Reading and school readiness: these are two topics that get early childhood professionals chattering. Reading on its own is fodder for robust conversations. Folks discuss the importance of everything from pre-reading skills development to “the science of reading” and do so with conviction. If and when you add school readiness to the mix, the conversations often become even more passionate. Should a child be reading before they enter kindergarten? What does it mean to be “ready” for school? What happens if a child is found “not ready” for school? These questions and more can result in hours-long discussions that end with more questions rather than answers. A positive effect of these ongoing discussions about reading and school readiness in early childhood is the wealth of information on the topics.
Current research on reading tells us that we should pay attention to children’s language skills well before they enter school. In fact, one source says, “Language…may be the strongest
predictor of future success.” This makes sense when you think about it, because language really is the foundation of learning in all other academic areas. It is also linked to executive functioning in young children, as it is a tool for children to use to regulate their emotions and engage with their peers and adults.
In my work as the director of a Head Start Collaboration Office, I used the Head Start Parent, Family, and Community Engagement (PFCE) Framework as a resource on the topic of school readiness. Head Start defines school readiness as “children possessing the skills, knowledge, and attitudes necessary for success in school and for later learning and life.” The Head Start approach to school readiness, then, means that children are ready for school, families are ready to support their children's learning, and schools are ready for children.
Given what we know about reading and school readiness, every early childhood educator should ask themselves, “How can I help children get ready for school while also getting families ready to support their children’s learning? As an educator, how can I ensure my school is ready for children?” The answer to both questions is an important one: through partnerships with the children’s families.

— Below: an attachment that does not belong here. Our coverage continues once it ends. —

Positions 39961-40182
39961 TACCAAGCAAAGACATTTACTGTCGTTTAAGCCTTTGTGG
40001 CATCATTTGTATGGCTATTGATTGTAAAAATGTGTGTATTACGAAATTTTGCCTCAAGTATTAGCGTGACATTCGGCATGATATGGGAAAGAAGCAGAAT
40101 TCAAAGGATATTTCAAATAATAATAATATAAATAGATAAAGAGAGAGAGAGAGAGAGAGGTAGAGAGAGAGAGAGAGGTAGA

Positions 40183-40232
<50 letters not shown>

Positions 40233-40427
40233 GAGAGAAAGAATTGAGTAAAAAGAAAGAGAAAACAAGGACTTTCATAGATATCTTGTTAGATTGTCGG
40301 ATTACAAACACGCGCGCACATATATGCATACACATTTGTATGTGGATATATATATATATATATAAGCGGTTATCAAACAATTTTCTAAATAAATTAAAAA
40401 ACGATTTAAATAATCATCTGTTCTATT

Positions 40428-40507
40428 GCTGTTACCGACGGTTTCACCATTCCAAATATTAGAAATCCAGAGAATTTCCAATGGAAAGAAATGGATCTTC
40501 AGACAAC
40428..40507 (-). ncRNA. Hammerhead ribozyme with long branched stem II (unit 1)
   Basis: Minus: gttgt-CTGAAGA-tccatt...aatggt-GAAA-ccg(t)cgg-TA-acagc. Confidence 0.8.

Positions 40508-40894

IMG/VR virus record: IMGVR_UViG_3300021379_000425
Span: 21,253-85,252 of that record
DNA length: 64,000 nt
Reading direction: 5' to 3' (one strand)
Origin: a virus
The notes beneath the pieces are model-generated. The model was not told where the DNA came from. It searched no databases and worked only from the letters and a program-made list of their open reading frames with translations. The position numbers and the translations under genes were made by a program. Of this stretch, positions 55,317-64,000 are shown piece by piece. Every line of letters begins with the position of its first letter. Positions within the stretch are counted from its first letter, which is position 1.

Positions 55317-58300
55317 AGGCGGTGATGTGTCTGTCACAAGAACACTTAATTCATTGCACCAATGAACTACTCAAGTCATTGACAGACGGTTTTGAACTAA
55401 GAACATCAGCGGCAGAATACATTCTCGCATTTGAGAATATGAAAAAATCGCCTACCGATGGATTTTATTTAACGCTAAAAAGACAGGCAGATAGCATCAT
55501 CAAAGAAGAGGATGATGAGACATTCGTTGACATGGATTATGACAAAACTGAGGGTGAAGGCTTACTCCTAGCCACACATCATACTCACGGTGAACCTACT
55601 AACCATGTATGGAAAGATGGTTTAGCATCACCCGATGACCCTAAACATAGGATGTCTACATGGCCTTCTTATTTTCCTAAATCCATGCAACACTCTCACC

Partnerships with families are critical to getting children ready for reading and for school because families are the first teachers of children. As a good partner, you can help them determine the best things to teach their children, especially about language and the foundational skills needed for their children to be ready to read. Here are three specific suggestions you can make to families.
- Children need you to talk to them. Talk about anything and everything. The more topics you talk about to children, the more likely they are to pick up the background knowledge they need for becoming good readers. Background knowledge is the information a child knows about a word or a concept. The more a child knows about a topic, the easier it is to read a text with comprehension. The best way to build background knowledge is to expose children to vocabulary and concepts deeply and broadly.
- Children need you to talk with them. Back-and-forth exchanges with children help them learn the pragmatics of spoken language. This can be especially helpful if a child is an English-as-a-second-language communicator. When children are spoken to at home in their first language, they can pick up on those spoken language conventions and develop an even stronger command of their vocabulary.
- Children need to see there is joy in learning to use language and reading. Singing songs and nursery rhymes is a great way to bring joy to young children, as is telling stories and reading books aloud. The stories you tell can be specific to your family and teach your children about your cultural practices, traditions, or customs. This approach helps children stay engaged and find relevancy and meaning in what they’re learning.
In this month’s Head Start webinar, we will focus on how to use the cultural wealth of families to create meaningful learning contexts for children. We will discuss strategies for partnering with families as they support their children’s continued learning and development at home. We will also demonstrate how this intentional focus on families will be part of the strategy for getting schools ready for children.
Free Webinar for Head Start Professionals:
Using the Cultural Wealth of Families to Create Meaningful Learning Contexts for Children